She ex­plains: “I worked on the book from April to Septem­ber and I re­leased a quar­ter of it on Face­book. I asked all my friends to give it a read and then edit it for me, but they didn’t; they just got caught up in the story line.”

It is through one of Bu­sani-Dube’s friends that I came across the books. She sent the man­u­script of the first half of the last book via email. To be hon­est, I re­ally wasn’t sold. The style of writ­ing in first per­son seemed a bit odd and the gram­mar was messy.

“When you write in first per­son, you be­come that char­ac­ter,” she ex­plains, while fid­dling with the colour­ful chunky items hang­ing around her neck.

The feed­back she got on so­cial me­dia was pos­i­tive, so she knew she had some­thing good go­ing. It was get­ting to peo­ple out­side of her cir­cle that be­came the prob­lem.

“Had I given it over to a pub­lisher, it would have lacked depth for me. I didn’t want to lose what it is, my style of writ­ing, which is not what you would nor­mally find.

“To be hon­est, I don’t know if the in­dus­try, as it is at the mo­ment, ac­tu­ally un­der­stands black sto­ries. I didn’t think that pub­lish­ers would un­der­stand the black woman story.”

She met with one or two pub­lish­ers, but none of them re­ally seemed to get what she wanted to achieve. There is a con­stant de­bate around whether or not the pub­lish­ing in­dus­try is ready for black sto­ries, be­cause of poor sales of black ti­tles. It has be­come clear by now that the in­dus­try makes books avail­able in “whiter” spa­ces and there’s no judg­ing a book’s po­ten­tial in the mar­ket that way. Black writ­ers in South Africa are in­creas­ingly turn­ing to self­pub­lish­ing and so­cial me­dia.

A friend who I shared the books with tells me, “It’s been a long time com­ing.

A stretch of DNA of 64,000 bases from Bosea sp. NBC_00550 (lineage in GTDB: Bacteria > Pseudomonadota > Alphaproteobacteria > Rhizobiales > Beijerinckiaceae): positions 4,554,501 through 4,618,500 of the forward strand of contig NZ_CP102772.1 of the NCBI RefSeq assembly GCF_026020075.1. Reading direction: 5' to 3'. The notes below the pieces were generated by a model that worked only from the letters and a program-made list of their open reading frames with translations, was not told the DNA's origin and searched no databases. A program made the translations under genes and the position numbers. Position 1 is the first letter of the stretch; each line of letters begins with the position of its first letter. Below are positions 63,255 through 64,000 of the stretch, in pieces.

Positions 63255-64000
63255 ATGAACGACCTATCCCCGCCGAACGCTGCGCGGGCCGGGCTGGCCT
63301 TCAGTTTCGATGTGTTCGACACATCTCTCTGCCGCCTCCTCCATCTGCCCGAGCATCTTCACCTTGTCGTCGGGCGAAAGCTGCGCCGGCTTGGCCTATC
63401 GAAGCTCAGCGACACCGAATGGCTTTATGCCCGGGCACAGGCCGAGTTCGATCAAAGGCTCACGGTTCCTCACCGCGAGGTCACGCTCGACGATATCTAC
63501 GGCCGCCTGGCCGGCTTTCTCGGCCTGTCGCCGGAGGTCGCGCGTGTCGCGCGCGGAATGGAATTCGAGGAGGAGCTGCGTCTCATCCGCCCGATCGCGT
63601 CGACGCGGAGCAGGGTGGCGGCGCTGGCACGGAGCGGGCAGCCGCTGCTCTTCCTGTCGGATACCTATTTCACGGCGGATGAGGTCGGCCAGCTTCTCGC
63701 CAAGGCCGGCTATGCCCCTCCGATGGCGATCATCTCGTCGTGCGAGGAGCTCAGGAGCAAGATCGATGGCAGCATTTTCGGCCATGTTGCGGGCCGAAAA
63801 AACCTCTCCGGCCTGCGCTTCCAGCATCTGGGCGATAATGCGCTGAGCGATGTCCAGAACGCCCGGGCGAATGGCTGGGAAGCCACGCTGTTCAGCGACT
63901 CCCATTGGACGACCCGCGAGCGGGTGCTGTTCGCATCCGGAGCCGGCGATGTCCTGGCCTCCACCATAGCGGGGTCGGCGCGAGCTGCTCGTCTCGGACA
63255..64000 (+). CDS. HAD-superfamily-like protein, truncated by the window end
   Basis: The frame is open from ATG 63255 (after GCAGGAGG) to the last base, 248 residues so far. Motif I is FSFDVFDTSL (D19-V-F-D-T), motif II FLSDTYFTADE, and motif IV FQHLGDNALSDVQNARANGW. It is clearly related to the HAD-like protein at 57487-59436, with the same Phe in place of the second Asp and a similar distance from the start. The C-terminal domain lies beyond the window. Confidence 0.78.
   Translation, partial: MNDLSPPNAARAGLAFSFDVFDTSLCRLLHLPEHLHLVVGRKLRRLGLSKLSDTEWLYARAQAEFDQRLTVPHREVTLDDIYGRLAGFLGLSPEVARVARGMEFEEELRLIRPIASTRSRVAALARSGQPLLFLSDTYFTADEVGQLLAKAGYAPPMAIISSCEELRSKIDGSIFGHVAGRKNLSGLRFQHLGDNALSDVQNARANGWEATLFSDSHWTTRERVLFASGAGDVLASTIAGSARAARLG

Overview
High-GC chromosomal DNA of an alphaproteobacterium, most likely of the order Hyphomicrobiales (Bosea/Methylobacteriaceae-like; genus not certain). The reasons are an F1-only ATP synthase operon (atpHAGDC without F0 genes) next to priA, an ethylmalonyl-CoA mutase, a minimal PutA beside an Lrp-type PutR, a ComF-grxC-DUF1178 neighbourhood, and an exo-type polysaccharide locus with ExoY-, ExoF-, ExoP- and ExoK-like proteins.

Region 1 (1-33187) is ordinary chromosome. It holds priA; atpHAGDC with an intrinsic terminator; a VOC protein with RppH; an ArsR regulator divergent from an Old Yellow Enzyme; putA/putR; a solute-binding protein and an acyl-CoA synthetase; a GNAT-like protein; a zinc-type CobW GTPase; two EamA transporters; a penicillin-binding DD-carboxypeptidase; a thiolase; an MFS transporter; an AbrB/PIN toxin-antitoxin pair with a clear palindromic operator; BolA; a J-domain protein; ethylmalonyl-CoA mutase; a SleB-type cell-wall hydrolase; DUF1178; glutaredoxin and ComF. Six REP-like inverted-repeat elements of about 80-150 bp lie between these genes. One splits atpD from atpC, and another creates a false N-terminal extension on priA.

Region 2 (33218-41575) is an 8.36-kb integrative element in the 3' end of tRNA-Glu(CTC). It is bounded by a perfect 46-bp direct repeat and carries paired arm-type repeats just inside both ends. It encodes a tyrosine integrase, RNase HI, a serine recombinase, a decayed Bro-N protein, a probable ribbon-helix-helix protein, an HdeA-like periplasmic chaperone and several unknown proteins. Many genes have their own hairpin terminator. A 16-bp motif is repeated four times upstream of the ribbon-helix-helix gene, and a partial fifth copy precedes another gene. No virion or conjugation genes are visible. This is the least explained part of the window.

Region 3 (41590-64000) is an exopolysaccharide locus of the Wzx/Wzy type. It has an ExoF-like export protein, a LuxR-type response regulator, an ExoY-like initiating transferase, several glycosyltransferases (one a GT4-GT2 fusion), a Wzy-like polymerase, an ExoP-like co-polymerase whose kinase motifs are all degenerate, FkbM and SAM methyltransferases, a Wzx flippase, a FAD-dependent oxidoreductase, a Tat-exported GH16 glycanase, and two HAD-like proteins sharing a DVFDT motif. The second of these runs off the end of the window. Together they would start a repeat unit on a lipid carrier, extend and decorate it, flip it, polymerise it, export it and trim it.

“The books are un­apolo­get­i­cally about black South African women and their ex­pe­ri­ences with their hus­bands. From be­ing stalked to spoilt and sexed up, th­ese wives’ lives are a great source of es­capism. While read­ing, you find your­self be­com­ing like or iden­ti­fy­ing with the women the Zulu broth­ers en­counter, and you pick which fool would be the best for you. The spell­ing and gram­mar er­rors are dis­tract­ing, but di­gestible once you’re wrapped up in the story it­self.”

An­other col­league tells me that she loved the books be­cause, for the first time, she is see­ing some­thing in print that tells her story at dif­fer­ent times in her life. She says it is in­cred­i­ble to have scenes set in places like the Bree Street taxi rank, the ex­pe­ri­ence of leav­ing home and com­ing to work in Jo­han­nes­burg, the stereo­types as­so­ci­ated with dat­ing a Zulu man when you are a Tswana woman, all penned down in a page-turner. Are you ad­dicted to African ro­mance nov­els? Why? SMS the key­word RO­MANCE and your an­swer to 35697. You can also email us at trend­ing@city­press.co.za. SMSes cost R1.50. Please in­clude your name and prov­ince

QUEEN OF SELF-PUB­LISH­ING Dudu Bu­sani-Dube, jour­nal­ist by day and au­thor by night